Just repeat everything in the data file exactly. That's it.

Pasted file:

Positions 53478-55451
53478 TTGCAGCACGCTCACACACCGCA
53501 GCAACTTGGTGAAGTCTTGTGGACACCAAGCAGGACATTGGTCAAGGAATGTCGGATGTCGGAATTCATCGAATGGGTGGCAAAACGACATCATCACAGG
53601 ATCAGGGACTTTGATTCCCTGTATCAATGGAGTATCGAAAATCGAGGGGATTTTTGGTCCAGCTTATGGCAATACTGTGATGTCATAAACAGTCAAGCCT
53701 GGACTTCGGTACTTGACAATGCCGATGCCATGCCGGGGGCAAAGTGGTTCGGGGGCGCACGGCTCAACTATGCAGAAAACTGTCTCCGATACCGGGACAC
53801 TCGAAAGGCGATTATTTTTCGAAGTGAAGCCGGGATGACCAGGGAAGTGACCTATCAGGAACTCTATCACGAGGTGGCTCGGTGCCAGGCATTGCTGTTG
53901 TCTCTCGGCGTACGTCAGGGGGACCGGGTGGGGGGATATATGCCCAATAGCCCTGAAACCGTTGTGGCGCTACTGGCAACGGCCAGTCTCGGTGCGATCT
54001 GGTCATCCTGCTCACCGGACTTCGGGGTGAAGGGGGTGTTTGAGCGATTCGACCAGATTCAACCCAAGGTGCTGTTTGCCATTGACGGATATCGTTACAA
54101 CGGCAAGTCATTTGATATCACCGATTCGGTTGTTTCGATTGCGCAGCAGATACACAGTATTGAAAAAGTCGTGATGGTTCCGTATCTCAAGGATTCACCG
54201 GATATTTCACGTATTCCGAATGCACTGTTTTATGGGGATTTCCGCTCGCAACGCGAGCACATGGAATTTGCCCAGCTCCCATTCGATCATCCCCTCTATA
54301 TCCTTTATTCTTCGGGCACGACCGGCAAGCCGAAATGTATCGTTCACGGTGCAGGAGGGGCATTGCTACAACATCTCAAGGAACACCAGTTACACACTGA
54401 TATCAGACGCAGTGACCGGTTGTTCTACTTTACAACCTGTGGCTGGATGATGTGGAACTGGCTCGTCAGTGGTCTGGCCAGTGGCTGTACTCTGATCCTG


Positions 53478-55451
53478 TTGCAGCACGCTCACACACCGCA
53501 GCAACTTGGTGAAGTCTTGTGGACACCAAGCAGGACATTGGTCAAGGAATGTCGGATGTCGGAATTCATCGAATGGGTGGCAAAACGACATCATCACAGG
53601 ATCAGGGACTTTGATTCCCTGTATCAATGGAGTATCGAAAATCGAGGGGATTTTTGGTCCAGCTTATGGCAATACTGTGATGTCATAAACAGTCAAGCCT
53701 GGACTTCGGTACTTGACAATGCCGATGCCATGCCGGGGGCAAAGTGGTTCGGGGGCGCACGGCTCAACTATGCAGAAAACTGTCTCCGATACCGGGACAC
53801 TCGAAAGGCGATTATTTTTCGAAGTGAAGCCGGGATGACCAGGGAAGTGACCTATCAGGAACTCTATCACGAGGTGGCTCGGTGCCAGGCATTGCTGTTG
53901 TCTCTCGGCGTACGTCAGGGGGACCGGGTGGGGGGATATATGCCCAATAGCCCTGAAACCGTTGTGGCGCTACTGGCAACGGCCAGTCTCGGTGCGATCT
54001 GGTCATCCTGCTCACCGGACTTCGGGGTGAAGGGGGTGTTTGAGCGATTCGACCAGATTCAACCCAAGGTGCTGTTTGCCATTGACGGATATCGTTACAA
54101 CGGCAAGTCATTTGATATCACCGATTCGGTTGTTTCGATTGCGCAGCAGATACACAGTATTGAAAAAGTCGTGATGGTTCCGTATCTCAAGGATTCACCG
54201 GATATTTCACGTATTCCGAATGCACTGTTTTATGGGGATTTCCGCTCGCAACGCGAGCACATGGAATTTGCCCAGCTCCCATTCGATCATCCCCTCTATA
54301 TCCTTTATTCTTCGGGCACGACCGGCAAGCCGAAATGTATCGTTCACGGTGCAGGAGGGGCATTGCTACAACATCTCAAGGAACACCAGTTACACACTGA
54401 TATCAGACGCAGTGACCGGTTGTTCTACTTTACAACCTGTGGCTGGATGATGTGGAACTGGCTCGTCAGTGGTCTGGCCAGTGGCTGTACTCTGATCCTG